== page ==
This wouldn’t be a problem, if teachers were respected as the hardworking, well-educated professionals they are, but the way “kindergarten teacher” is the go-to phrase people drop like it’s the c-bomb suggests otherwise. And it is a deliberate attempt to strip her of her experience and gravitas, because they don’t say things like “that…CABINET MEMBER!” or “that…. POLICY EXPERT!” even though those would be far more accurate descriptors of the majority of her career. “Kindergarten teacher” carries the sting. Apparently, even temporary association with a feminized profession negates everything else one achieves in life.

Coded misogyny, but only just. And this is a tiny example - one that probably irks me disproportionately, for obvious reasons - but it’s a prime example of the unacknowledged constants underpinning in-universe and narrative treatment of women who tend toward compliance with femininity.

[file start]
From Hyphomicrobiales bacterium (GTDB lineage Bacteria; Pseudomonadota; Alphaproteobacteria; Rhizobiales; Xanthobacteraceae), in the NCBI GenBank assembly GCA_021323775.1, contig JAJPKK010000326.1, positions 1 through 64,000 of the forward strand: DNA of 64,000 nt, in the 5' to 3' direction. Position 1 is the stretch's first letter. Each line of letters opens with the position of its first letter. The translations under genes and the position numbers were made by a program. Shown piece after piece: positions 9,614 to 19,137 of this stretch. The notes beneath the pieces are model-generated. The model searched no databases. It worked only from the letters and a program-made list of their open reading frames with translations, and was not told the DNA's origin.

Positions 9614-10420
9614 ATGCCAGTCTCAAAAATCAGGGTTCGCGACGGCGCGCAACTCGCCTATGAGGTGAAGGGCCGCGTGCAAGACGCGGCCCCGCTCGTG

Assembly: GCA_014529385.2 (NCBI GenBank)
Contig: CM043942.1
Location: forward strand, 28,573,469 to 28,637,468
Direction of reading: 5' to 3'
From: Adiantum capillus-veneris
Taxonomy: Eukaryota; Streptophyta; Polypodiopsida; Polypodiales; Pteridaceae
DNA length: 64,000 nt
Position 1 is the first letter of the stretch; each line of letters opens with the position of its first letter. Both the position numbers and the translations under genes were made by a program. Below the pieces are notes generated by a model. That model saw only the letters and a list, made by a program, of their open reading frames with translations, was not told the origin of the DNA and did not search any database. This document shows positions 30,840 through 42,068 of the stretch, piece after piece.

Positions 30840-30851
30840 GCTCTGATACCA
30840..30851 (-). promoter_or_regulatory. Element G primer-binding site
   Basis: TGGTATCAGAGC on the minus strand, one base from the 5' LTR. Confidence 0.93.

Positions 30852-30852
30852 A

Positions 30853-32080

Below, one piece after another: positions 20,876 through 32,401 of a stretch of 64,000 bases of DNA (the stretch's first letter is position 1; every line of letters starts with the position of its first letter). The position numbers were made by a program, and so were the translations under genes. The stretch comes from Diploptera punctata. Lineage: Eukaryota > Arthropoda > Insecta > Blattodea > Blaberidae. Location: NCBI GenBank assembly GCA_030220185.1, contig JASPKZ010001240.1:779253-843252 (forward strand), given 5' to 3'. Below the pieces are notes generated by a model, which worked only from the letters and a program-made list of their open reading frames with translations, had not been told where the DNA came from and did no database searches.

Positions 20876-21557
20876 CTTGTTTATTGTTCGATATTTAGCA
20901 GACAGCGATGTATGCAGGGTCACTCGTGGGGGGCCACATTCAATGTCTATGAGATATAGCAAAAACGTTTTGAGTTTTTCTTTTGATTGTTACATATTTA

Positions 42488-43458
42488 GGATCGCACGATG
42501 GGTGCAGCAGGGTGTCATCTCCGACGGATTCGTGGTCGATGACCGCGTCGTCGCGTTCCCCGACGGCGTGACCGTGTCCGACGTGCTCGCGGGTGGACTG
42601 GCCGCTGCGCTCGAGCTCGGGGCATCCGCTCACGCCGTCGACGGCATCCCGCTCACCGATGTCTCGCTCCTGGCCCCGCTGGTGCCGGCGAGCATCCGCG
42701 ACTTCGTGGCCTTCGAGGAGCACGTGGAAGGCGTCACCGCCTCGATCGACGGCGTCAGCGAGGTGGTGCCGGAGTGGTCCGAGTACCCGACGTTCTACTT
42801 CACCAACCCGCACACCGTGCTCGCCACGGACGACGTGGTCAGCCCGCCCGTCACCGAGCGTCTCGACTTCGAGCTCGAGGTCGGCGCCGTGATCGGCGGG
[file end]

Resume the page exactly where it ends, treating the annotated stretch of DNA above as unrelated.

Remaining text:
For another, more controversial example, I don’t think most of the distaste for Black Market is really about it being inconsistent with the ‘verse as laid out previously. Whatever the episode’s other (off-topic, for the very mature reason that I’m not in the mood) merits or failings, I think it is in large part, at least up until that last act, entirely too consistent with everything we wouldn’t admit we knew about the way women are regarded in their world and in ours, and it rips away the comforting pretense, if only for 42 minutes. WE ARE ALL LEE ADAMA, LAWL. My massive problem with the way nothing in the episode is ever mentioned again, and the way viewers are so loud and eager about despising and ignoring it is that the issues it raised were so manifestly not out of nowhere. We just want to pretend we didn’t hear about it. (And and and! I am not the only one who likes Shevon! HOLLA.)